Children with autism could soon be diagnosed using a 15-minute brain scan developed by British scientists.
Tests on adults show an accuracy rate of 90 per cent, which paves the way for detecting the condition at an earlier stage when treatment may be more effective.
At £200 a time, the scanning technique is much cheaper than conventional diagnosis using a team of clinicians, which can up to £2,000.
Scientists behind the breakthrough at the Institute of Psychiatry, King’s College London, hope it could be in widespread use within two years.
Dr Christine Ecker, who carried out the study funded by the Medical Research Council, said more than 600,000 Britons have autism but half are undiagnosed.
She said: ‘We have shown that a scan is fast and accurate.
‘It could help get rid of long waiting lists, which are extremely stressful for patients and their families, and allow treatment to be offered sooner.’
Autism, or autistic spectrum disorder (ASD), is an umbrella term for a range of developmental disorders that have a lifelong effect on someone’s ability to interact socially and communicate.
Around one child in every 100, mostly male, has autism and the number of cases seems to be increasing.
The new technique uses a magnetic resonance imaging (MRI) scanner and computer software to produce 3D images that can detect changes in the structure of different regions of the brain.
Some parts vary in size when compared with a composite based on healthy brains, particularly in areas dealing with language and behaviour. For instance, changes in the volume of the basal ganglia, which regulates movement, may result in repetitive behaviour.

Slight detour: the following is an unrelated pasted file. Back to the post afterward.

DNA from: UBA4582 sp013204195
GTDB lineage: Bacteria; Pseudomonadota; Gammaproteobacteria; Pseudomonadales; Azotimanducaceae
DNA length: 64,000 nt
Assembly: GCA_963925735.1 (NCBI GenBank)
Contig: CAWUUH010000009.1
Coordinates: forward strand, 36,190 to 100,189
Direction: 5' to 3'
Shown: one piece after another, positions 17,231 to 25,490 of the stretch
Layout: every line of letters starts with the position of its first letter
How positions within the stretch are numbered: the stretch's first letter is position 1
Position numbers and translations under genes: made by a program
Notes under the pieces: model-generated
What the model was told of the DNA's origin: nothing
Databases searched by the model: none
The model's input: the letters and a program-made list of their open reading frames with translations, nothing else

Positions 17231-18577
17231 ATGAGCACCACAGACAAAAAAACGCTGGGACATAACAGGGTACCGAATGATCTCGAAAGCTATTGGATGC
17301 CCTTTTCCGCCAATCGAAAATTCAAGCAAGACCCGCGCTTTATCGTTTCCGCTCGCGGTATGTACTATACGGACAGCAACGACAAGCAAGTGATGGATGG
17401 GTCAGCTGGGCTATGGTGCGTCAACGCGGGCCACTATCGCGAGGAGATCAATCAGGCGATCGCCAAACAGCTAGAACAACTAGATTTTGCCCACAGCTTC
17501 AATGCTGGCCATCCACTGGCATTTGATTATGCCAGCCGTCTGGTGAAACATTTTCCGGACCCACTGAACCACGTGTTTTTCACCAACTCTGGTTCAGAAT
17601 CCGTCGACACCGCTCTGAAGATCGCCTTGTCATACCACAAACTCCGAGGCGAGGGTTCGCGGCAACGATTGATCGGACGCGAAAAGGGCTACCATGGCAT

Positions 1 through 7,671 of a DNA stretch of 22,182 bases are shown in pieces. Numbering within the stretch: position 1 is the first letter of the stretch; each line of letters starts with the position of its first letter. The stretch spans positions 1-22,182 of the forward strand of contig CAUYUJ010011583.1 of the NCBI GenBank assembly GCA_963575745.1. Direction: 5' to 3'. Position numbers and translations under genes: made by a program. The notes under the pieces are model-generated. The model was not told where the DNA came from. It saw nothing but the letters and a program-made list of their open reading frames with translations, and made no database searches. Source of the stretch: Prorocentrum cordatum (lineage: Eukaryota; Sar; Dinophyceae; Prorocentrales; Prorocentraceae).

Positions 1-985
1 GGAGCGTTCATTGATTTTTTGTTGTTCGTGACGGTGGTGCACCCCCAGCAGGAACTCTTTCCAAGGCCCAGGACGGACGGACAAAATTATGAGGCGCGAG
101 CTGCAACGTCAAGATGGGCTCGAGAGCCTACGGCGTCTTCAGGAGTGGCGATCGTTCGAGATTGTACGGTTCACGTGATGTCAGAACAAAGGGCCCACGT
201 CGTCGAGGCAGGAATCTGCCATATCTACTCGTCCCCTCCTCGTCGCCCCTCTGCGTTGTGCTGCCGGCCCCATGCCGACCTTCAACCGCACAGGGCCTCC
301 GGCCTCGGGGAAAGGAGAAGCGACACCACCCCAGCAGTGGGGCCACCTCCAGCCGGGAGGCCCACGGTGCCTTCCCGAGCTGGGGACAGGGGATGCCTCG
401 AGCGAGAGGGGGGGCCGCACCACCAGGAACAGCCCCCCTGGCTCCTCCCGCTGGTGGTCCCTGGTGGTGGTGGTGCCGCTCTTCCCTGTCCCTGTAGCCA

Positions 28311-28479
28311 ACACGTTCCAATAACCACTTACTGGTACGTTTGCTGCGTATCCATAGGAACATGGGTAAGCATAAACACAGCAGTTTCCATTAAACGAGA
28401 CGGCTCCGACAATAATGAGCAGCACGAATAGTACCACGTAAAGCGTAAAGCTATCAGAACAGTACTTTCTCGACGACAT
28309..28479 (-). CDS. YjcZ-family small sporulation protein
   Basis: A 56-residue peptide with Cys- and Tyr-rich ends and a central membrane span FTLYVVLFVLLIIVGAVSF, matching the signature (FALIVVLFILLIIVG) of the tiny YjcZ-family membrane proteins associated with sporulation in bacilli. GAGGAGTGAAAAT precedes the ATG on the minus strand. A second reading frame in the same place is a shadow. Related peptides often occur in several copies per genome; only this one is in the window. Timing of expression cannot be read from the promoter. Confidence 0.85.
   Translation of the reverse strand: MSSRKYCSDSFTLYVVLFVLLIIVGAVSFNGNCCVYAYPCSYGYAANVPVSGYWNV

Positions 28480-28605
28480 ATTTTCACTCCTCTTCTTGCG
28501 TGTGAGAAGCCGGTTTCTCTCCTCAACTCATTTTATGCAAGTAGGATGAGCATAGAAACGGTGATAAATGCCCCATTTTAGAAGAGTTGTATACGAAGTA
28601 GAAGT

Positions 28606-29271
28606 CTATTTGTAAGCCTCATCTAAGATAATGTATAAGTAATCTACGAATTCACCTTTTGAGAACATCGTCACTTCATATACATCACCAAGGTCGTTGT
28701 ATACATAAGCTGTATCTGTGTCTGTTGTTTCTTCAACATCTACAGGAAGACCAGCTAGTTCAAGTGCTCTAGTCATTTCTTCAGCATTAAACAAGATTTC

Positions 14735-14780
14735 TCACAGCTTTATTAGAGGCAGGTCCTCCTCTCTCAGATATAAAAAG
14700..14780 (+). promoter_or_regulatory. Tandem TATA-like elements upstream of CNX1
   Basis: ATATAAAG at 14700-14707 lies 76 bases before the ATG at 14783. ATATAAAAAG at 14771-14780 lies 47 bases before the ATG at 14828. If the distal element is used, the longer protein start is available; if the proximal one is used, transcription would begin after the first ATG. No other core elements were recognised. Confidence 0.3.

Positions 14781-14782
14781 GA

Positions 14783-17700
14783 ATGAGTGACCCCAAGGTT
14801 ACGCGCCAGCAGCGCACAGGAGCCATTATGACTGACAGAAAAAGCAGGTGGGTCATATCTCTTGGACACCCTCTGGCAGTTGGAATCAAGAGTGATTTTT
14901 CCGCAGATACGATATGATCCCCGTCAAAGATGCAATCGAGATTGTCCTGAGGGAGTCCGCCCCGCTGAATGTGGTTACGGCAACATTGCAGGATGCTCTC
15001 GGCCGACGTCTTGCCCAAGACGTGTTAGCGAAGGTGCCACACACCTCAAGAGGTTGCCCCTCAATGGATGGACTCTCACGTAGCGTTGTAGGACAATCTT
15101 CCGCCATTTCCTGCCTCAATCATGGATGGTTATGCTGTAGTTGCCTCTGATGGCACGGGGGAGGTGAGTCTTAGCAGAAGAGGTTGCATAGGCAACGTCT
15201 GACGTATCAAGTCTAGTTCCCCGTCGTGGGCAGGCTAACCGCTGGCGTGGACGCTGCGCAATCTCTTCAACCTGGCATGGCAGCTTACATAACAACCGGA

Tests on 20 healthy adults, 20 adults with ASD and 19 adults with Attention Deficit Hyperactivity Disorder, all men aged between 20 and 68 years, found scanning was 90 per cent accurate, according to a study published in the Journal of Neuroscience.
Dr Ecker said about 10 per cent of the men were either wrongly diagnosed with autism or incorrectly given the all-clear, but this represented a high degree of accuracy for medical testing.
She said tests on children were about to begin, along with more research on adults.
She said: ‘These differences in the brain are more pronounced in children so we are confident it will prove even more accurate.’
Scanning will not replace clinicians making a diagnosis but assist the process, she added.
‘It will speed it up. Unfortunately autism is a lifelong condition and there is no cure yet, but if behavioural intervention is given earlier then it could greatly improve the quality of these people’s lives,’ she added.
At present, ASD is chiefly diagnosed by observing behavioural traits using a battery of tests which can take a whole day and cost as much as £2,000.
Universities and Science Minister David Willetts called the study ‘very exciting’.
Declan Murphy, professor of psychiatry and brain maturation at the Institute of Psychiatry, who led the research, said: ‘We think that our new method will help people with ASD to be diagnosed more quickly and cost-effectively.’